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The SEC filed a lawsuit in 2015 alleging that CN Capital and affiliates were engaged in fraud. The companies allegedly lost massive amounts of money and stayed afloat only by raising more money from investors, according to the SEC lawsuit. According to the SEC, related entities allegedly included Credit Nation Acceptance, LLC, a Texas limited liability company in Midland, Texas; Credit Nation Auto Sales, LLC, a Georgia limited liability company in Woodstock, Georgia, American Motor Credit, LLC, a Georgia limited liability company in Woodstock, Georgia; and Spaghetti Junction, LLC, a Nevada limited liability company.

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Recently, the Securities and Exchange Commission (“SEC”) initiated an action against 40-year old Leon Vaccarelli by filing a sixteen-page complaint (“SEC Complaint”) in federal court in New Haven, CT.  The SEC is alleging that Mr. Vaccarelli, based in Waterbury, CT, engaged in operating a Ponzi Scheme for more than four years, during which time he allegedly misappropriated client funds.  The SEC Complaint alleges that Vaccarelli diverted client money from investment accounts, as promised, and instead used the funds for such personal expenses as mortgage payments.  Moreover, the SEC Complaint alleges that Mr. Vaccarelli used client funds in order to make payments to earlier investors, a hallmark sign of a Ponzi scheme.

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A review of FINRA’s BrokerCheck indicates that Leon (or Lee) William Vaccarelli (CRD# 3227636) entered the securities industry in 1999.  Since that time, Mr. Vaccarelli has been affiliated with the following firms: Ameriprise Financial Services, Inc. (CRD# 6363) (1999-2007), QA3 Financial Corp. (CRD# 14754) (2007-2011), and most recently — The Investment Center (CRD# 17839) (2011-2017).

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There are many types of selling away schemes, and these schemes can result in significant — and sometimes complete —investor losses. However, with the help of an investment attorney, investor losses can be recovered through securities arbitration.

Investment Fraud: Selling Away

Selling away occurs when a broker or investment adviser sells an investment to a client that is not included in the client’s account or in the investment products that are offered by the firm. These private securities often include investments in private placements, private non-traded REITs, privately-held companies, limited partnerships, real estate and promissory notes. While all of these private securities can be real investments, they are sometimes used as a means for defrauding clients.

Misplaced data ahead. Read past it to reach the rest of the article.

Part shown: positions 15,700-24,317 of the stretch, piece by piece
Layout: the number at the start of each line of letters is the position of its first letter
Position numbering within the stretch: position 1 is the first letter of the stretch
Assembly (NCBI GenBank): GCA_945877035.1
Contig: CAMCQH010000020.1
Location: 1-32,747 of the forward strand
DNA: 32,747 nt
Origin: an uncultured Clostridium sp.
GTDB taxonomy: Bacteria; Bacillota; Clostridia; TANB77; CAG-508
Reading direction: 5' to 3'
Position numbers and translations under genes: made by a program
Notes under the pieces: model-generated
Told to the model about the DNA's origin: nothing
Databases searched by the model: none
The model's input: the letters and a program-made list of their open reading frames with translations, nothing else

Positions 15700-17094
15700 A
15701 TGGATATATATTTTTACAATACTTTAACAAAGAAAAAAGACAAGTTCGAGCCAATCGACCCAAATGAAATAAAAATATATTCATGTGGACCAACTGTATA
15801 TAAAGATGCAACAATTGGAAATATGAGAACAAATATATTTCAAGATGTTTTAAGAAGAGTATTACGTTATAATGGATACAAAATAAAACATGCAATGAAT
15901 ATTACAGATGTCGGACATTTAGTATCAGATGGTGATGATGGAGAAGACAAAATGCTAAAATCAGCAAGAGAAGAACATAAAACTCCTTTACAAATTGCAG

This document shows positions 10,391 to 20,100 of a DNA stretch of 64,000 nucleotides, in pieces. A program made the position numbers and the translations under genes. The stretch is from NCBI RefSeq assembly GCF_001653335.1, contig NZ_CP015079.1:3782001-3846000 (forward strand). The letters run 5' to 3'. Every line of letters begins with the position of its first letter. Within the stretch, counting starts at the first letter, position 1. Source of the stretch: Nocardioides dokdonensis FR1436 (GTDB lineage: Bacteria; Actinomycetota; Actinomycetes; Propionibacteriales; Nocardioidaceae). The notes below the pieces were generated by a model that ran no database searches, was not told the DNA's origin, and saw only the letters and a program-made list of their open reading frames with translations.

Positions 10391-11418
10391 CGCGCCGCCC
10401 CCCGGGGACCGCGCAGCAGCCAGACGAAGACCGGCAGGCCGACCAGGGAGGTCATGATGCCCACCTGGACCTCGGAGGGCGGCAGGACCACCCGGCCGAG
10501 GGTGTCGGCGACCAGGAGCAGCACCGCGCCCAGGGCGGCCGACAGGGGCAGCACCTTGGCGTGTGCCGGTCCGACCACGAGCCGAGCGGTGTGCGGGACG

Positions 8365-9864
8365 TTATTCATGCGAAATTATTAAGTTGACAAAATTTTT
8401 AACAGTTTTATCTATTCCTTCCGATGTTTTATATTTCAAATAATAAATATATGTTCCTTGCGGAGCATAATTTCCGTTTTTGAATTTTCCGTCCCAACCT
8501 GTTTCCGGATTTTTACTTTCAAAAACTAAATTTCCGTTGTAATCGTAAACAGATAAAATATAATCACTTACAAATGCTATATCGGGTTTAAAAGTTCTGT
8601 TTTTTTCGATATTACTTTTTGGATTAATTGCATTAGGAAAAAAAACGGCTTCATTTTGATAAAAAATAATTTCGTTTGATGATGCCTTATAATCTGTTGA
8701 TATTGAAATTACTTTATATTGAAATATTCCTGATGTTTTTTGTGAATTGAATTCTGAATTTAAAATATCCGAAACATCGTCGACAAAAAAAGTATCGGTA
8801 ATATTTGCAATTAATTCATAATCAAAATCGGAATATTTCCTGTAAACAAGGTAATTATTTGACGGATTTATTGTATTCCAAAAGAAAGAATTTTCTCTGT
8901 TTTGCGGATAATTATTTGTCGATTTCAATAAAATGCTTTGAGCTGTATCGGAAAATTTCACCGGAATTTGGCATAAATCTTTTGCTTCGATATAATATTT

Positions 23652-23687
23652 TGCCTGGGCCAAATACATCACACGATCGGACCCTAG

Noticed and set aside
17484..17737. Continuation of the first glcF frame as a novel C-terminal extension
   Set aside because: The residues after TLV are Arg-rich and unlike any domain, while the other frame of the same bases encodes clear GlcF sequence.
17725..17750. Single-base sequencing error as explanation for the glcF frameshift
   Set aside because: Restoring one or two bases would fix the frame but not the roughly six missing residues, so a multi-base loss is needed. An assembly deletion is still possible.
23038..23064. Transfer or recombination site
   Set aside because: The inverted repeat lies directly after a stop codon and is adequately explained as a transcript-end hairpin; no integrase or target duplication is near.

If a broker wants to complete a private securities transaction, he or she must provide the firm with written notice that details the transaction, and the transaction must be approved by the firm. If the transaction is not approved by the firm, the broker cannot participate in any way with the transaction. If the broker does not comply with the firm’s order, or does not attempt to gain approval, “selling away” has occurred.

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On October 4, the Financial Industry Regulatory Authority (FINRA) announced its decision to fine Merrill Lynch a total of $1 million. In an investigation conducted under the supervision of FINRA’s Enforcement Chief Counsel, Susan Light, investigators Brian Vincent and Richard Chin found that Merrill Lynch did not have an adequate supervisory system that would monitor employee accounts and allow them to identify potential broker misconduct.

FINRA Decision: Merrill Lynch Fined $1 Million

Merrill Lynch’s supervisory system, as it was functioning before FINRA’s decision, captured employee-opened accounts automatically and a social security number was used by the system as the primary tax identification number. However, if the same SSN was not used as the primary account identification number, the system would not record the account in its database. Under this system, it was the responsibility of the employees to manually enter these accounts into the supervisory system. Therefore, if the employee failed to enter his or her account, the account was not properly monitored.

Because of the discrepancies in Merrill Lynch’s supervisory practices, there was an instance of stock broker fraud committed in San Antonio, Texas, in which an employee’s account was used. In December 2009, Bruce Hammonds was barred from the securities industry for convincing 11 individuals to invest in a Ponzi scheme. The scheme lasted 10 months, during which Merrill Lynch’s failure to supervise the account it had approved allowed him to collect investments totaling over $1 million from the 11 investors. In addition to the Ponzi scheme, the lacking supervisory system failed to properly monitor 40,000 employee/employee-interested accounts between January 2006 and June 2010.